Denna information har sammanställts av IG, ett handelsnamn för IG Markets Limited. Utöver friskrivningen nedan innehåller materialet på denna sida inte ett fastställande av våra handelspriser, eller ett erbjudande om en transaktion i ett finansiellt instrument. IG accepterar inget ansvar för eventuella åtgärder som görs eller inte görs baserat på detta material eller för de följder detta kan få. Inga garantier ges för riktigheten eller fullständigheten av denna information. Någon person som agerar på informationen gör det således på egen risk. Materialet tar inte hänsyn till specifika placeringsmål, ekonomiska situationer och behov av någon specifik person som får ta del av detta. Det har inte upprättats i enlighet med rättsliga krav som ställs för att främja oberoende investeringsanalyser utan skall betraktas som marknadsföringsmaterial.
Barclays has made major changes to its overall business, and the bank is beginning to show signs of improvement. However, there are some problems that still persist. The biggest change in Barclays since the credit crunch is the reduction in size of the investment banking division. During the Bob Diamond era, the bank depended heavily on revenue derived from investment banking and trading, but those days are over. In the first-half of the year the earnings at the investment banking unit witnessed a 46% drop, and the overall group's profits fell by 7% during the same period.
Barclays’ refocusing of its business towards the retail banking division is showing signs of progress as the personal banking unit and credit card business are expanding, but some of the problems associated with the old regime still haunt the company. In the third-quarter update the firm put aside £170 million for compensation for the mis-selling of PPI, bringing the total amount to £5 billion. A figure of £500 million was put aside for fines in relation to the rigging of the currency markets, and while fines for misconduct are still associated with the bank it will be difficult to regain investor confidence.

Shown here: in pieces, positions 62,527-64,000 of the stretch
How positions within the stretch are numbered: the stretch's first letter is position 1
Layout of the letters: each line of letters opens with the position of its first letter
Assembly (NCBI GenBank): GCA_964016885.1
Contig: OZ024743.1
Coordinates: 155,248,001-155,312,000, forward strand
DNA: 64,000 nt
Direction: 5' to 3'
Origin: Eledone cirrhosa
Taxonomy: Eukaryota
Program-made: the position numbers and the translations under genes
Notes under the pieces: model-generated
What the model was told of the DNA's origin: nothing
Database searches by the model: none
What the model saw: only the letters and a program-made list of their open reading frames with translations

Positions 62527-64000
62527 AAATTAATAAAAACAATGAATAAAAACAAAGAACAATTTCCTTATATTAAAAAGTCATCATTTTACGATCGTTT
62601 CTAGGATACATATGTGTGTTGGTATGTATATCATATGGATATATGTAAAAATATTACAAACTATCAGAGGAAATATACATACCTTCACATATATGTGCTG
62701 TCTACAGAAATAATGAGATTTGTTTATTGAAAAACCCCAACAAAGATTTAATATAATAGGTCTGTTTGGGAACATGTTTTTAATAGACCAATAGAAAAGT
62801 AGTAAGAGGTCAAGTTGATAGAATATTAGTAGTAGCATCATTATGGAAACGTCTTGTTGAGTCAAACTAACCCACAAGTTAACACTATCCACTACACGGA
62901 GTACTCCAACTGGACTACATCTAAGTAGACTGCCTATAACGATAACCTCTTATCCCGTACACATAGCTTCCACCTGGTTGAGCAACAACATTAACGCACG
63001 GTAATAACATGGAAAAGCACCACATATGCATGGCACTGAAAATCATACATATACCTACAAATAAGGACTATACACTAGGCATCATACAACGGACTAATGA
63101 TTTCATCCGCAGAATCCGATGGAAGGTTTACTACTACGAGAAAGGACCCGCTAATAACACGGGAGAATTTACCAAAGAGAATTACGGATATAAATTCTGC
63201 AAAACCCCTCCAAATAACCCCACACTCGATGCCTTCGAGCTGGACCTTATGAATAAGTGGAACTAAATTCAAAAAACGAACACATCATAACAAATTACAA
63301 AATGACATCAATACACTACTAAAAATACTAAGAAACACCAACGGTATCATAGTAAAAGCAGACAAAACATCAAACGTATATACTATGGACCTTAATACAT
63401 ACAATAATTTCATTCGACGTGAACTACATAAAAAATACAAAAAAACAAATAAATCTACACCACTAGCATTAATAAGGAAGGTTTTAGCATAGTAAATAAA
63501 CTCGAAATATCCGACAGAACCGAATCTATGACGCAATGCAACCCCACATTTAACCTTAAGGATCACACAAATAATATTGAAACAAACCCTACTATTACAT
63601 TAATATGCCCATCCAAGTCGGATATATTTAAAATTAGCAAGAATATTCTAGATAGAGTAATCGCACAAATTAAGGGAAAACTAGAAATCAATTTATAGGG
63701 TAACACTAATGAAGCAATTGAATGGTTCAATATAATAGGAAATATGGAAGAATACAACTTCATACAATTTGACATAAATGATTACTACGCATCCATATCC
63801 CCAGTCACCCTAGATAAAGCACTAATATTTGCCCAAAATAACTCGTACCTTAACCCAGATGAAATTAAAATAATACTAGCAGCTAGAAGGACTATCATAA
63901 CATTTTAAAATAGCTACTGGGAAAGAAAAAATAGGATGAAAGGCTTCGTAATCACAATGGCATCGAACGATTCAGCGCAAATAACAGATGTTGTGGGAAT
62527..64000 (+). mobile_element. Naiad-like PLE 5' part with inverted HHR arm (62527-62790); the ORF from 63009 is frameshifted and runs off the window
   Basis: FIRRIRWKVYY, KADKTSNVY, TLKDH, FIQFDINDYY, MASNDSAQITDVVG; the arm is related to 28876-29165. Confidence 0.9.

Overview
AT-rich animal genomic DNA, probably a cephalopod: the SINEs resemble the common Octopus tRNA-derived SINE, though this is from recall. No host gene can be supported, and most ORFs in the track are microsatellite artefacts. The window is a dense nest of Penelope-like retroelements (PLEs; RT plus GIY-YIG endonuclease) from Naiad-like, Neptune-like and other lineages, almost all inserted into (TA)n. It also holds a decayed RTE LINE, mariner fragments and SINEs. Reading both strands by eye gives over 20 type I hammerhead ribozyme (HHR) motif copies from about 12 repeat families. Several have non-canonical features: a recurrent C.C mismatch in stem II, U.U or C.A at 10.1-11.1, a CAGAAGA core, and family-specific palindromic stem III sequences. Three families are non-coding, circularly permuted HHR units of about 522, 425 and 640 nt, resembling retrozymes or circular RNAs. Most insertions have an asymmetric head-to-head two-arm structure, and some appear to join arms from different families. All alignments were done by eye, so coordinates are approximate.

The bank trimmed nearly 8000 jobs in 2014 and hopes to reduce its headcount by an additional 11,000 by the end of 2016. The cost-cutting initiative is going according to plan and the amount of bad debt linked with property loans is declining, and this is what the market wants to see. At the end of last year Barclays comfortably passed the Bank of England stress test, and a continuation of its asset-stripping programme will improve its capital structure.
The consensus is for revenue of £25.91 billion and adjusted net profit of £3.29 billion when Barclays announces its full-year numbers. These estimates equate to a 3.3% drop in revenue and an 18.5% decline in adjusted net profit. The bank will also reveal its second-half numbers on the same date, and the market is expecting revenue of £12.78 billion. The first-half figures were released in July, and they were not well received. The revenue was £13.33 billion and the adjusted net profit was £2.51 billion, while traders were expecting £13.75 billion and £3.02 billion respectively.
Equity analysts are very bullish on Barclays. Out of the 35 recommendations, 26 are buys and nine are holds. The average target price is 295p, which is 13% above the current price.
Investment banks hold a moderately bullish outlook on HSBC, and out of the 42 ratings, 16 are buys, 18 are holds, and eight are sells. The average target price is £6.50, which is 12% above the current price.
The share price has been rising since mid-October and the initial target is in the 275-280p area. If that region is cleared to the upside, 300p will be in sight. The 250p mark is currently providing support and if this level is punctured the downside support at 220p will be brought into play. A move below this will put 200p on the radar.